The claim concerned a parking event at Fistral Beach. The motorist paid for a ticket and entered their registrations details correctly in the parking machine. Despite this, Smart Parking applied to the DVLA for keeper details and issued a parking ticket.
The motorist appealed and Smart Parking refused to cancel the charge. The motorist asked for contact details of a senior executive but was refused. After much time and effort he eventually found contact details at companies house and wrote to three top executives at which point the charge was finally cancelled.
As Smart Parking had obtained keeper details from the DVLA when no parking contravention had occurred, and had falsely insinuated a charge existed, they were misusing the personal data of the motorist and causing harassment and distress. The motorist therefore wrote asking to be reimbursed.
Smart Parking replied "Smart Parking Ltd are not liable for any costs incurred as a result of the motorist disputing or pursuing the charge".
The motorist therefore filed a claim in the small claims court for £250, plus £25 filing costs.
Compensation for distress and harassment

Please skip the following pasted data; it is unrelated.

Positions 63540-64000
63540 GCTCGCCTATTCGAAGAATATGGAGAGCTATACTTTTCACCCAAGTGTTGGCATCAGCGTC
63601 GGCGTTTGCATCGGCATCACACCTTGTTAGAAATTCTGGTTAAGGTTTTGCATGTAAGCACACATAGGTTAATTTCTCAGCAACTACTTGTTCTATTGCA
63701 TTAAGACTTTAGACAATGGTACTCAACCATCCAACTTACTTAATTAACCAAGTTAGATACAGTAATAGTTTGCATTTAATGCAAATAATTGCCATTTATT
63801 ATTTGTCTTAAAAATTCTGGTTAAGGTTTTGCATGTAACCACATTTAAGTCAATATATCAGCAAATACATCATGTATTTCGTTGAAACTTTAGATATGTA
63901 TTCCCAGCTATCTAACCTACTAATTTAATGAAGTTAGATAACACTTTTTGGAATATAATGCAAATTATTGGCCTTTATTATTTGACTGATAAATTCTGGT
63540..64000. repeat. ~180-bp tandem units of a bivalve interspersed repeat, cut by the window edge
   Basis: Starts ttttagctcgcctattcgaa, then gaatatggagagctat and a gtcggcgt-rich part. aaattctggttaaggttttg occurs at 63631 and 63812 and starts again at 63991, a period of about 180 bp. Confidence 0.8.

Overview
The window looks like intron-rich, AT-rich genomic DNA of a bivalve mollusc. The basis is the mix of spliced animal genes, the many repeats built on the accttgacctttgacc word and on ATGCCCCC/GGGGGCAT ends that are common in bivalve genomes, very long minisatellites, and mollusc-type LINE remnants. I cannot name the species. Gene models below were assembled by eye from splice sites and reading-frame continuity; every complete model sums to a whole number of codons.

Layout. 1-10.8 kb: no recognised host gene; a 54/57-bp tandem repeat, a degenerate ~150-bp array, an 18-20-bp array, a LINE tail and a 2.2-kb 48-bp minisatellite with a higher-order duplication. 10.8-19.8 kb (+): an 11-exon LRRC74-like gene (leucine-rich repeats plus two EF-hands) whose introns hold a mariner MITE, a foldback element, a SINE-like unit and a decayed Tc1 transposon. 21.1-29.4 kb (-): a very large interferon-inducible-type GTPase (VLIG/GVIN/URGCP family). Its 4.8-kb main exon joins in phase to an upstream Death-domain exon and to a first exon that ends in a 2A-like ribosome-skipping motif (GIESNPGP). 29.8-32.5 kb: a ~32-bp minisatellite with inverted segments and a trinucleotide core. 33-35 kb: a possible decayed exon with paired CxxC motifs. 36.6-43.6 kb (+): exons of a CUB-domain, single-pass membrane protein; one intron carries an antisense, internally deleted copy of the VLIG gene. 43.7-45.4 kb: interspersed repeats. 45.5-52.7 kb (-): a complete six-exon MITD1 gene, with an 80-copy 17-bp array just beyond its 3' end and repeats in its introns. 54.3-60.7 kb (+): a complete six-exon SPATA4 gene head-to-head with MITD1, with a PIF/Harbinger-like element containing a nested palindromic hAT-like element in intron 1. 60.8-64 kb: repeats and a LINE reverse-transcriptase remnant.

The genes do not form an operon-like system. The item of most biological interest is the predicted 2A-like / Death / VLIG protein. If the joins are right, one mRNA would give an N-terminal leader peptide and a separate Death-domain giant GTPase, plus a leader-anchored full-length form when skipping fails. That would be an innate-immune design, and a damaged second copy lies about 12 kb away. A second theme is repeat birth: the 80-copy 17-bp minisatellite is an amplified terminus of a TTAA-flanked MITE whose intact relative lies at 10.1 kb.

caused by Smart Parking's misuse of personal
information obtained from the DVLA contrary
to the principles of the Data Protection Act
(DPA) 1998. Specifically, Smart Parking's
surveillance equipment and procedures for
gathering and processing data collected are
not fit for purpose as required under the
A short time later, Smart Parking sent a cheque for £275 to settle the claim
Parking Companies issue charges like confetti. In the ParkingEye v Beavis case, ParkingEye admitted they cancel 65% of appealed tickets. POPLA statistics show another 45% of tickets appealed there are cancelled. Most charges are therefore not valid. Sadly, parking companies do not learn from their mistakes and continue to wrongly issue tickets without changing their processes.
When a ticket is issued but no contravention has occurred, the parking company may be causing a data protection violation by misusing personal data obtained from a DVLA to wrongly assert a charge is payable.
When this happens, Vidal-Hall v Google  EWHC 13 (QB) establishes that misuse of personal data is a tort and that damages that damages for a breach of the DPA could include non pecuniary damage.
The case of Halliday v Creation Consumer Finance Ltd  All ER (D) 199 provides authority that a reasonable sum for compensation would be £750.
Motorists have up to 6 years to file a claim.
The Parking Prankster